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open mind, empty stomach

travel, food, and fun

Machu Picchu is South America’s top tourist destination and Cusco is the gateway to the once-lost city. Coming from Lima it was great to see blue skies once again and the Spanish colonial architecture was stunning.

Located in the heart of the historical district, the Plaza de Armas is the epicenter of tourism in Cusco. There you will find the usual mix of hotels, hostels, restaurants, and travel agencies.

A short walk from the Plaza is San Pedro Market, which has a wide variety of produce, meat, and food stalls. I had most of my meals there. They were inexpensive, but nothing I’d go out of my way to eat again. I did manage to buy a bunch of Peruvian foodstuffs to bring home, including several types of corn, quinoa, and aji amarillo.

Overall, the food in Cusco was a disappointment. The tourist traps surrounding the Plaza de Armas serve an overpriced, horribly executed mix of international and Peruvian food. Since I was there, I had to try cuy (guinea pig). I went to Chez Maggy, which has two locations in the center and a Trip Advisor excellence sticker on the window. The service was horrible, the food worse, and the guinea pig nearly inedible.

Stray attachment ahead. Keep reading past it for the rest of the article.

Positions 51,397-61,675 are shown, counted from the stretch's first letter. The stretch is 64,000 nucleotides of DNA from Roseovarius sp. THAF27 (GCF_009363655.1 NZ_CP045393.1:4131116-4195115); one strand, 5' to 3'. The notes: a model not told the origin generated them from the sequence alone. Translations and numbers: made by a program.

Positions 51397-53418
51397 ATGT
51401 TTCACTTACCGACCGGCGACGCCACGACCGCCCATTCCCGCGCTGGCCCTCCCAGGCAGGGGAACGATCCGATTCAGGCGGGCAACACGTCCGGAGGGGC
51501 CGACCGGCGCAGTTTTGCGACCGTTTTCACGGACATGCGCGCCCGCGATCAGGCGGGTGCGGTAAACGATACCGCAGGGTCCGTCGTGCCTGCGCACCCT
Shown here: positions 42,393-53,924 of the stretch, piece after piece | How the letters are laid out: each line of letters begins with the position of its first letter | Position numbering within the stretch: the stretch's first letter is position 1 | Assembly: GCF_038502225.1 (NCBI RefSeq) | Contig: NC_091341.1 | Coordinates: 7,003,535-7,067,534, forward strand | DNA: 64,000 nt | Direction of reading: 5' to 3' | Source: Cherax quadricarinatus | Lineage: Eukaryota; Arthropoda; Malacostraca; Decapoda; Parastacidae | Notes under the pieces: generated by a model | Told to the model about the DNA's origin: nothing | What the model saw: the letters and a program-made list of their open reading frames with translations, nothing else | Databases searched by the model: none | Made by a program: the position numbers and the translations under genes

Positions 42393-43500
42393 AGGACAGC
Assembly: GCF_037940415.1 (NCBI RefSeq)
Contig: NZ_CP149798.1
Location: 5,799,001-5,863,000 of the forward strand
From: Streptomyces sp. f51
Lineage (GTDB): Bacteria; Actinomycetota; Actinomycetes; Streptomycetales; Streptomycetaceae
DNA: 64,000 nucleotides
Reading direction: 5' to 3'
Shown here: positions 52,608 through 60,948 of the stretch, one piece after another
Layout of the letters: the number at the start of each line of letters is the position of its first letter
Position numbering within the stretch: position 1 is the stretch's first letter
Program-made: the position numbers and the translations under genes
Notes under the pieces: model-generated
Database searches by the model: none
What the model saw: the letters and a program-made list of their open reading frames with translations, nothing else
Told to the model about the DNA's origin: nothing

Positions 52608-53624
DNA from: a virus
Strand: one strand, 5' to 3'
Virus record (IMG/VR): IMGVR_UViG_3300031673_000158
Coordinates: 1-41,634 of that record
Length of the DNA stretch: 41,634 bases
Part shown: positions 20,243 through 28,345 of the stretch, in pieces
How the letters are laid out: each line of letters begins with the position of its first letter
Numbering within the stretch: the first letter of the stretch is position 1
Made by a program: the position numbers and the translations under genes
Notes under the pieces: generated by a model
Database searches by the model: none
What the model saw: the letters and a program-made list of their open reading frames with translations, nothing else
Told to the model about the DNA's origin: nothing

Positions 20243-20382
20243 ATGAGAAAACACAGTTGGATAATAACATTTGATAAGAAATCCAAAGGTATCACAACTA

Cuy was not what lured me to Cusco. I had hopes of taking the Inca Trail to Machu Picchu, but, during high season, that requires booking 6-9 months in advance. Not having that luxury, I settled for the Salkantay trek to Machu Picchu, which was truly wonderful.

There is no shortage of massage parlors in Cusco and masseuses actively solicit business in the street. Prices range from $7 for a basic massage to $15 for the Inca Special. I splurged on the Inca following my trek and, while it wasn’t Thailand, had a very nice (strictly platonic) rubdown.

The day after my trek, I took the 45 minute bus ride to Pisaq, which, in addition to Inca ruins, holds a popular market on Sundays, Tuesdays, and Thursdays. The Sunday market featured an array of handicrafts and fresh produce. I purchased handicrafts and more foodstuffs to bring home, and had a gigantic and extremely tasty fried trout while in Pisaq.

Cusco is a beautiful city and I was extremely satisfied with my trek. I had originally intended to stick around longer and use Cusco as the starting point for another trek and to visit Lake Titicaca. The sheer volume of tourists and the impersonal, predatory atmosphere generated by it led me to seek greener pastures. I booked a flight for Colombia and decided to try my hand in a place less on the radar.

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